Computes a square root of n modulo the prime number p. The return value is not meaningful if n has no square root modulo p or if p is composite.

`modinv(a, m)`

Computes a multiplicative inverse of a modulo m. The return value is not meaningful if gcd(a,m) != 1.

`mpqs(n)`

Factors n using the multiple polynomial quadratic sieve. Returns n if n is prime; otherwise, we keep chugging until we find a factor of n strictly between 1 and n. This function was copied mostly verbatim from this stackexchange post.

`multifactor(n, methods=(pollardRho_brent, pollard_pm1, williams_pp1, ecm, mpqs), verbose=False)`

Runs several factoring algorithms on n simultaneously by loading them into their own threads via the multiprocessing module. When one function returns, everything is killed off and that value gets returned.

```
primefac(n, trial_limit=1000, rho_rounds=42000, verbose=False,
methods=(pollardRho_brent, pollard_pm1, williams_pp1, ecm, mpqs))
```

Generator. Yields the prime factors of n, with multiplicity.

`rpn(instr)`

Evaluates the string instr as an expression in reverse Polish notation.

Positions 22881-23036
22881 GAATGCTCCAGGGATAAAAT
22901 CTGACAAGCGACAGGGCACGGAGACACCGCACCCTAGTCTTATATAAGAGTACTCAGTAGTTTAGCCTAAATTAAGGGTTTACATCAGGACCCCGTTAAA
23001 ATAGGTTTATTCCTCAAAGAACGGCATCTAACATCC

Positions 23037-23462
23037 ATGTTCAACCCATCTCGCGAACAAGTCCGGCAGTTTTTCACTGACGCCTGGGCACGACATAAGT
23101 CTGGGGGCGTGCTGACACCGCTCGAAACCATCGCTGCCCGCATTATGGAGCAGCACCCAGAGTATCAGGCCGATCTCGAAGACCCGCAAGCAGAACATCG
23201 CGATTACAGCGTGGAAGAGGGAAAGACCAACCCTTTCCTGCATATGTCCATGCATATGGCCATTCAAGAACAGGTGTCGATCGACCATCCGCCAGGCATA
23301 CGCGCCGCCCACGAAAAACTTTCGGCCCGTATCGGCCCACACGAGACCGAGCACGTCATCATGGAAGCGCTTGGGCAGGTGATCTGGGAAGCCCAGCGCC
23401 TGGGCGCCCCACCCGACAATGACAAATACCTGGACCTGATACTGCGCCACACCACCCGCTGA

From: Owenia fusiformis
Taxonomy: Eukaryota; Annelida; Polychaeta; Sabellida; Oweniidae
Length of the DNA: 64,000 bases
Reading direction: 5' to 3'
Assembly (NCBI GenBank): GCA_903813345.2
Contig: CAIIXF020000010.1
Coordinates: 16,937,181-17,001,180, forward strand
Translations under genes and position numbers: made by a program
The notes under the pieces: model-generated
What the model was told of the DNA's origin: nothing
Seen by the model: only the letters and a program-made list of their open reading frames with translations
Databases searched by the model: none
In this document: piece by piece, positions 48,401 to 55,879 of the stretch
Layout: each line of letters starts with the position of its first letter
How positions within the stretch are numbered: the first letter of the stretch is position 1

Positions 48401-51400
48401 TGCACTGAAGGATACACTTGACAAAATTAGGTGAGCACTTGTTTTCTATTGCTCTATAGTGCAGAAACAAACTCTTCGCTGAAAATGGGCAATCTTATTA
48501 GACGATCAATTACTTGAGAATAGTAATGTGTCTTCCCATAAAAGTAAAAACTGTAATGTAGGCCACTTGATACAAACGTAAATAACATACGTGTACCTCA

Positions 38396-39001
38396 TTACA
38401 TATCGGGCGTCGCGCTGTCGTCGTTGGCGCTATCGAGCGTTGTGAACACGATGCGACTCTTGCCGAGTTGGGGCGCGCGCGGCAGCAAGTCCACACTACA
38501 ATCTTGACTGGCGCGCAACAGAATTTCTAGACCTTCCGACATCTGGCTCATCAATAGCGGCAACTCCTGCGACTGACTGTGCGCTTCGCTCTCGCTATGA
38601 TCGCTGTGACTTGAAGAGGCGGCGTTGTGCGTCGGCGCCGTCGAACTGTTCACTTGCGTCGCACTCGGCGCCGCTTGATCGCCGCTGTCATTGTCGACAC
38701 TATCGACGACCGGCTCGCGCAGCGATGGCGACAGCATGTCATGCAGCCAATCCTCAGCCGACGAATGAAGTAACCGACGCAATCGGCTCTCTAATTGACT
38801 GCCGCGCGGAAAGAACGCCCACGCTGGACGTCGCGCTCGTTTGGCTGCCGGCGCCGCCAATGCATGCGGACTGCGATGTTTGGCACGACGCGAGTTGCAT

### Dependencies

This package imports items from multiprocessing, random, itertools, and math. These are all in the Python standard library.

We attempt to import items from gmpy2 (or, failing that, gmpy), but these packages are not necessary: the GMPY functions that would be imported are implemented natively if the import fails.

## Command-Line Usage

```
python -m pyfac [-vs] [-v|--verbose] [-s|--summary] [-t=NUM] [-r=NUM]
[-m=[prb][,p-1][,p+1][,ecm][,mpqs]] rpn
```

rpn is an expression in revese Polish notation and is evaluated using integer arithmetic. Each number that remains on the stack after evaluation is then factored.

-t sets the trial division limit; the default value is 1000. Use -t=inf to use trial division exclusively.

-r is the number of rounds of Pollard’s rho algorithm to try before calling a factor “difficult”. The default value is 42,000. Use -r=inf to use Pollard’s rho exclusively once the trial division is completed.

If verbosity is invoked, we indicate in the output which algorithm produced which factors during the multifactor phase.

If the -s (or --summary) flag is absent, then output is identical to the output of the GNU factor command, except possibly for the order of the factors and, if verbosity has been turned on, the annotations indicating which algorithm produced which factors.